City of Powell River will consider a short-term borrowing bylaw as a hedge against unanticipated financial circumstances.
At the March 26 city council meeting, chief financial officer Adam Langenmaier said a revenue anticipation borrowing bylaw is a bylaw that a municipality can pass to aid in cash flow issues between January and when taxation money is collected in July.
Langenmaier said prior to the events unfolding with COVID-19, he was not recommending bringing this bylaw forward because the city is in a fairly liquid state. He said the city had reasonable cash to get through.
“With the possibility of people not being able to pay their property taxes this year and what’s going on in the world right now, I want to bring an option forward to council with a recommendation to adopt a revenue anticipation borrowing bylaw in the event that we don’t see cash coming in at the normal property tax collection time,” said Langenmaier. “This is something we might not be able to react to quickly without this type of bylaw.”
In a staff report to council, Langenmaier stated that the Community Charter grants municipalities the ability to access short-term borrowing based upon the current year’s anticipated taxation revenue to be received by the July tax deadline. He added that this short-term borrowing is similar to a payroll advance, as the intention is to ensure liquidity in the months preceding the tax deadline.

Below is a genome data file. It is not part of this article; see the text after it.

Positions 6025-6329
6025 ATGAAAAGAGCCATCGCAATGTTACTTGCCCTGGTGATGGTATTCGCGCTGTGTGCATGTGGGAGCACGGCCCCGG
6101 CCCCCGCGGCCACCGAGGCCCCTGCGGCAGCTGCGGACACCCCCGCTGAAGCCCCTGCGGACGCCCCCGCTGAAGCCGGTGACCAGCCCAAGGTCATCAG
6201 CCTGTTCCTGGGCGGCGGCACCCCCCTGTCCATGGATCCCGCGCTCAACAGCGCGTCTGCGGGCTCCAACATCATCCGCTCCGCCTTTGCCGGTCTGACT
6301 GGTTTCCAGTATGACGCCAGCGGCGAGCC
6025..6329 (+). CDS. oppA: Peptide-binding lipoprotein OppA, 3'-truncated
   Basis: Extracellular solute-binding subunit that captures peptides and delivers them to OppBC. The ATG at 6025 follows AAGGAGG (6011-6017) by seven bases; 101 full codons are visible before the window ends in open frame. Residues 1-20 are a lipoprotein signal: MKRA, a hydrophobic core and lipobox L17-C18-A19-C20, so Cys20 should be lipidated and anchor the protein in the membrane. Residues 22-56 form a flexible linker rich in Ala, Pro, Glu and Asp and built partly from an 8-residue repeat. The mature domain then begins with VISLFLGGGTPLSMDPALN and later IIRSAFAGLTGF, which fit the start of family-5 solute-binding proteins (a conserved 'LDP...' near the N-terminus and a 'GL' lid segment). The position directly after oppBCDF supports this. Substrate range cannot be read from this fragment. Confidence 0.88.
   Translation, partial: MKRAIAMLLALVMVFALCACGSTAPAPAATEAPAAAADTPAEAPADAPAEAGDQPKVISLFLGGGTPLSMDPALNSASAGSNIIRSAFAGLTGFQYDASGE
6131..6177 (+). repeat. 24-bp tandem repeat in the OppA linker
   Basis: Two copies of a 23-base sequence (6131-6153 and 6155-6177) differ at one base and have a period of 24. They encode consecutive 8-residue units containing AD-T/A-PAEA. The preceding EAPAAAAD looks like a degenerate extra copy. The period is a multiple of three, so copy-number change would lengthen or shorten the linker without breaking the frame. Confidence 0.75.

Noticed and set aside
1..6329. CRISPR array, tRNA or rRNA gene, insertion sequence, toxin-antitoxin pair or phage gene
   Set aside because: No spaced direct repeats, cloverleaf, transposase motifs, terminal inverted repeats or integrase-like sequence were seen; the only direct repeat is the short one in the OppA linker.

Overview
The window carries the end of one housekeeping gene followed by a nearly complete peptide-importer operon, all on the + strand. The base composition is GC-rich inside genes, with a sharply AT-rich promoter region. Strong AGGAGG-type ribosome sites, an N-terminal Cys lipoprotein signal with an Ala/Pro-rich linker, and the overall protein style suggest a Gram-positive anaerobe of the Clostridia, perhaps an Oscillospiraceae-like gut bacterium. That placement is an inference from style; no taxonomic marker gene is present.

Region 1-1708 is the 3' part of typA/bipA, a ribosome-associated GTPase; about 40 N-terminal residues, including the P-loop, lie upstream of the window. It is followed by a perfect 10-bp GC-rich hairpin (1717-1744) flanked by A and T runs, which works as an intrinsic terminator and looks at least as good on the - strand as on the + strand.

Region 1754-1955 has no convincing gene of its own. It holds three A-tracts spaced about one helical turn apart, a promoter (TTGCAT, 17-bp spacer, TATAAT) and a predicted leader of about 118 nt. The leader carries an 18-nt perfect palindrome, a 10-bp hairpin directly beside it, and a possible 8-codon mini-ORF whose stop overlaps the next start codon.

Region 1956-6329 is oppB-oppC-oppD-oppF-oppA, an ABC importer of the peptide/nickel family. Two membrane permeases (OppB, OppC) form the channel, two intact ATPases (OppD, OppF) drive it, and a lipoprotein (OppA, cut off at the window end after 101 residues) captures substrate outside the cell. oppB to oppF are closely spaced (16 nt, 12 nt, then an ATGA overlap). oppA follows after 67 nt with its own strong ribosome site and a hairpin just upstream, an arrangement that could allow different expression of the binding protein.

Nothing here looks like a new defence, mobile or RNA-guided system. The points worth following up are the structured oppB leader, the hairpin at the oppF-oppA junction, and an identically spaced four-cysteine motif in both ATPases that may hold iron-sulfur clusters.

“Once the municipality has collected its taxes after the July deadline, the money borrowed under the revenue anticipation borrowing bylaw is repaid,” stated Langenmaier. “The borrowing is not intended to last longer than a few months.”
Langenmaier stated in his report that the maximum amount of borrowing allowed for revenue anticipation borrowing is 75 per cent of all property taxes imposed for all purposes in the preceding year. The 75 per cent of the 2019 tax levy would amount to $13,711,445 in allowable borrowing, according to Langenmaier. The bylaw amount requesting $13,500,000 is below the limit imposed under the Community Charter.
“The city is not required to borrow any of the funds if it is deemed unnecessary, however it is prudent to put the adequate measure in place if some unforeseen issue arises,” stated Langenmaier.
He added that the probability of the city needing to access the maximum borrowing is low, and interest is only charged on amounts the city borrows, not on the total maximum authorized under the bylaw.
If the city does not access any borrowing under the revenue anticipation borrowing bylaw, no fees charges or interest would be incurred, stated Langenmaier.
Council voted to refer the matter to its April 2 meeting for first readings of the bylaw.